Everyone knows It’s a Wonderful Life (1946), A Christmas Story (1983), Miracle on 34th Street (1947), and the many versions of A Christmas Carol (1938, 1971, 1984). But far too few people have seen The Bishop’s Wife (1947). Sometimes, when I mention the title, people will say, “Oh, the Denzel Washington movie?” That picture — The Preacher’s Wife (1996) — is a remake of this one. I’m recommending the original, starring David Niven (as the bishop) Loretta Young (as his wife, Julia), and Cary Grant.
What’s the film about? The trailer is deliberately elusive:
In keeping with the film’s trailer, I don’t want to give away any of the film’s surprises, but I do want to praise both the screenplay and the performances. Even the supporting characters have a full history — they seem to be as “real” as the three main characters. There’s Monty Woolley as Professor Wutheridge, James Gleason as cab driver Sylvester, Gladys Cooper as wealthy widow Mrs. Hamilton. Grant, Young, and Niven are of course magnificent, too. Sure, since it’s from 1947, you’ll find a few “dated” portrayals (the Italian shopkeeper, the Cockney maid), but those moments are few and mild. In other words, don’t worry: no blackface! The problems of Holiday Inn (1942) are conspicuously absent.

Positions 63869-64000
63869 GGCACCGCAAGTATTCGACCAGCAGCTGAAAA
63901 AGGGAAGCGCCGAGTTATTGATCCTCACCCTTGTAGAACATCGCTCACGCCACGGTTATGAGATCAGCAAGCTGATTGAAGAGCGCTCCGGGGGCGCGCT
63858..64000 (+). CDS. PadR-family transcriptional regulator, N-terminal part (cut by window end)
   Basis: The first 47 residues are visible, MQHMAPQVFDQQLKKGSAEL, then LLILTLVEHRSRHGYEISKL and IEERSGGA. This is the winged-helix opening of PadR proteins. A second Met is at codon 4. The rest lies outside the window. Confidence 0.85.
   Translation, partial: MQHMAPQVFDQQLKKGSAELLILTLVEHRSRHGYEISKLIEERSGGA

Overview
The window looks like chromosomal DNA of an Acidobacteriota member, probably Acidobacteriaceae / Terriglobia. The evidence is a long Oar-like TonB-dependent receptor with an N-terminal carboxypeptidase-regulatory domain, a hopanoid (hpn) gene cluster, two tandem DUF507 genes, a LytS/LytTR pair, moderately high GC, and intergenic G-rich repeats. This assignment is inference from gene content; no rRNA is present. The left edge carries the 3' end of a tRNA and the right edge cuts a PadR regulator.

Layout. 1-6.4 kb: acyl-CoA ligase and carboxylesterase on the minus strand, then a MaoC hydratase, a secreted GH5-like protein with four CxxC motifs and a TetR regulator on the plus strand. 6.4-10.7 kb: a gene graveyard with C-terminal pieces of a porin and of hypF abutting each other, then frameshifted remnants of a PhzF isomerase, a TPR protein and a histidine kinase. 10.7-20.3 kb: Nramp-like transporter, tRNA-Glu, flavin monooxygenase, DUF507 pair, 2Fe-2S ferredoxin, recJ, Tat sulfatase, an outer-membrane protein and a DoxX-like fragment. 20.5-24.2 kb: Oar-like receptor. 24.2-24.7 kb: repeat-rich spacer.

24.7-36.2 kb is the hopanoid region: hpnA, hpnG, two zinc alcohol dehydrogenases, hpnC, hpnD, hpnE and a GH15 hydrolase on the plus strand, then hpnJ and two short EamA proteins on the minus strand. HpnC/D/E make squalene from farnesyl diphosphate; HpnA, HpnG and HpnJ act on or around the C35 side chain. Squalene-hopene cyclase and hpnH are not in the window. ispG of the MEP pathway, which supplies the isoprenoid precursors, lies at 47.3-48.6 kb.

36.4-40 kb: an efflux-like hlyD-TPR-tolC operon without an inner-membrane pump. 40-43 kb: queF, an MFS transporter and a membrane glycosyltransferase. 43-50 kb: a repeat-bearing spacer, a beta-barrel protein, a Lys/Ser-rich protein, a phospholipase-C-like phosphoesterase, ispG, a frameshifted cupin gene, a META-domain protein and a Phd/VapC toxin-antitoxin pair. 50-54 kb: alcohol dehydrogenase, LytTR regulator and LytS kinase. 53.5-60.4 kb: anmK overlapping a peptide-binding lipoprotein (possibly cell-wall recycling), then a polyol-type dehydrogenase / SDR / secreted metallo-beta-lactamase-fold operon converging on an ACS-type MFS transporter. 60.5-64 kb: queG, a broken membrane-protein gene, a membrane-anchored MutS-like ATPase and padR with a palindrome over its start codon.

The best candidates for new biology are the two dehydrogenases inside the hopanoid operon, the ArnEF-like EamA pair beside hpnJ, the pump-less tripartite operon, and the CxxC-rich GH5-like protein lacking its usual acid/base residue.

The themes of The Bishop’s Wife certainly remain resonant and appropriate. Do yourself a favor: don’t read any more about the film. Just rent it. To take a break from grading, I’m planning on watching it again this evening.